The study by Hautsch et al. [8] reviewed the general framework of discrete-time stochastic volatility models (SV) and illustrated the major principles of corresponding Markov Chain Monte Carlo (MCMC) based statistical inference. A practical approach was provided and that was implemented in empirical applications and financial practice. The results were based on different SV specifications using returns on stock indices and foreign exchange rates. The model was unable to capture the distributional properties of the returns.

Park [9] investigated the relationship between volatility and herd behaviour, a mounting topic in financial economics. The study developed a herd-behaviour-sto- chastic-volatility model that explained herding in financial markets and considered a Markov Chain Monte Carlo method as a competent method for estimating the model. The study illustrated theoretically that herd behaviour lead to a high increase in volatility but not trading volume as opposed to information inputs that increased in both volatility and trading volume. Empirical application with high frequency data in the Korean equity market supported this theory. The study proposed a methodology for detecting trading days with herding. This was based on the theoretical results from the percolation model that was based on the hypothesis of information cascades due to flawed information and the concepts of realized volatility and realized bipolar variation.

Hahn et al. [10] estimated the parameters governing a continuous time Markov switching model with observations given at discrete times only. The states for drift, volatility and the generator matrix of the underlying Markov process based on discretely observed data were estimated.

The extent of liquidity risk due to co-movements was studied within each class of market capitalization by Beaupain et al. [11] . The analysis of liquidity co-movements was dependent on volatility regime states. On an average, the extent of liquidity co-movements was positively related to the market capitalization of the portfolio. Also liquidity co-movements were least intense among small caps and most intense among large caps. On a cross-sectional basis, the extent of class-wide liquidity co-movements was typically greater in quiet markets for both large and mid-caps.

Chun et al. [12] proposed a method for calibrating the local volatility surface that reduced the computational complexity associated with many models and price options with the volatility skew. A continuous time semi-closed form solution based on the Markov chain approximation of Kushner [13] was adopted which could explain diffusion or a jump-diffusion. The study showed that the out-of-sample options can be accurately priced for both cases without regularisation.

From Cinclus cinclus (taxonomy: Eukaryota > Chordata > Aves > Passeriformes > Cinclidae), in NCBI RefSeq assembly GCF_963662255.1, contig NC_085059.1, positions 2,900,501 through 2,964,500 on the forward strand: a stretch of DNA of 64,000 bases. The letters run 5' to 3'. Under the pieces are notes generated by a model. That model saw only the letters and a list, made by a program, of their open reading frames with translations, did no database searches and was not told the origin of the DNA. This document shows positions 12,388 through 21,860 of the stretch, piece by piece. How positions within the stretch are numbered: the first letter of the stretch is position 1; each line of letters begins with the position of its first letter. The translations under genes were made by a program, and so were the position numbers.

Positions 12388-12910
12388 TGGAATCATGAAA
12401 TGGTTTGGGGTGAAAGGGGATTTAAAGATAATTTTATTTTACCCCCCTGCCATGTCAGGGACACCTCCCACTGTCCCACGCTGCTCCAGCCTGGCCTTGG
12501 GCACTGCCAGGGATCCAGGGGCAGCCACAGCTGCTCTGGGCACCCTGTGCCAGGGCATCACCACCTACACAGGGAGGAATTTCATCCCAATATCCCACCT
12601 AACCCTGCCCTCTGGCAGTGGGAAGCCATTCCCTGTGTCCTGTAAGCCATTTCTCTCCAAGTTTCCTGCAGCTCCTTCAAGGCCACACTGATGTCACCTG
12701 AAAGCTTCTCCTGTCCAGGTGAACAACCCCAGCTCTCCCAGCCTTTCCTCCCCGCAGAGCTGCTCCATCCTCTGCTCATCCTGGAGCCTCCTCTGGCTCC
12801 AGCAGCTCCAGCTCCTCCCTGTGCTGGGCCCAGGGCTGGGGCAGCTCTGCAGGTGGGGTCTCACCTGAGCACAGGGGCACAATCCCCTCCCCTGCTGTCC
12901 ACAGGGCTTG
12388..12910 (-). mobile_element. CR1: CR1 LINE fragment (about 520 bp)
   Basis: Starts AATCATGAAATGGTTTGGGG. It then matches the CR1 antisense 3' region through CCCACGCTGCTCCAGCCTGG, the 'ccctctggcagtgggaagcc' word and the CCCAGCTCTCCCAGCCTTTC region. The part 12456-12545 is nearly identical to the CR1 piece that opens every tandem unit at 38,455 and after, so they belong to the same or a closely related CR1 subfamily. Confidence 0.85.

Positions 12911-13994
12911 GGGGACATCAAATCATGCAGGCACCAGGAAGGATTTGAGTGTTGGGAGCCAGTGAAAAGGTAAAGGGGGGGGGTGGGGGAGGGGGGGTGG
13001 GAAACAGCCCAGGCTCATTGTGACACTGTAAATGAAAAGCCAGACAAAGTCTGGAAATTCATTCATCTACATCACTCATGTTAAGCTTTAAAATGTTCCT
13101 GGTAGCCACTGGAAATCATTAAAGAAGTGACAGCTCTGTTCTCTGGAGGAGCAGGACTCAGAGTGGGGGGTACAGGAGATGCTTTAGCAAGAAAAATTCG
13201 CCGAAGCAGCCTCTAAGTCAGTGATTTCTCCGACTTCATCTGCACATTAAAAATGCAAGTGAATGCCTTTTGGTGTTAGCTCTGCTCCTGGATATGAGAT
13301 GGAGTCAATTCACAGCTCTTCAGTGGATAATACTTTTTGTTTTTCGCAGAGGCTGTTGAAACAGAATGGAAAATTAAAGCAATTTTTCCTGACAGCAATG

The superiority of MRS-GARCH models to GARCH type of models in terms of modelling and forecasting gold price volatility was investigated by Sopipan et al. [14] . The study forecast the volatility of gold prices using Markov Regime Switching GARCH (MRS-GARCH) models. The models allow volatility to follow different dynamics according to unobserved regime variables. The closing prices of gold to trade future contract were predicted.

In this paper we advocate a new approach based on the market sentiments to analyse financial data rather than the traditional approach based on volatility measures. The analysis of financial data based on the market sentiments rather than the volatility has been recently advocated by Rao and Moseki [15] . Rao and Moseki, defined a typical market sentiment on the basis of certain function of mean and standard error of the Domestic Company Indices of Botswana Stock Exchange. Based on this surmise, the market sentiments were classified into various states, whereby states were named according to the perceptions of the market player. A multinomial probability model was built to capture the uncertainties in market sentiments. Two asymptotically distribution-free tests, namely the chi-square and the likelihood ratio test of goodness of fit for the hypothesis of the symmetry in market sentiments were suggested. Later on, Rao and Moseki [16] advocated an alternative approach, namely, a Markov model approach to analyse stock market sentiments based on the constructs detailed in [15] . They examined stationarity of the transition probability matrix associated with the market sentiments in DCI of BSE. Following the works of [15] , Rao and Anjana [17] analysed market sentiments of exchange rates of major global currencies. The data considered in their analysis referred to the logarithm of the ratio of successive daily exchange rates as opposed to the daily DCI considered in [16] .

The objective of this paper is to apply Markov approach of [16] to analyse market sentiments associated with major global currencies. The approach advocated here will be of interest to researchers, exchange rate traders and financial analysts. Section 2, describes a Markov model for market sentiments. The section deals with a certain classification rule that generates market sentiment states for the exchange rate data. The method of construction of a transition probability matrix and derivation of steady state probabilities are also discussed. The application of the proposed model and the related weekly and monthly market sentiment analysis pertaining to exchange rate of major global currencies is carried out in Section 3. The exchange rates data were drawn from the Bank of Botswana’s Botswana Financial Statistics database. The six currencies considered in the analysis are Euro (EUR), British Pound (GBP), Special Drawing Rights (SDR), Japanese Yen (YEN), South African Rand (ZAR) and US Dollar (USD). All the exchange rates have been quoted in terms of Botswana Pula (BWP). The time series data refers to the working day exchange rates of the six stated currencies for 12 years starting from 2001 and ending with 2012. Section 4 concludes the paper.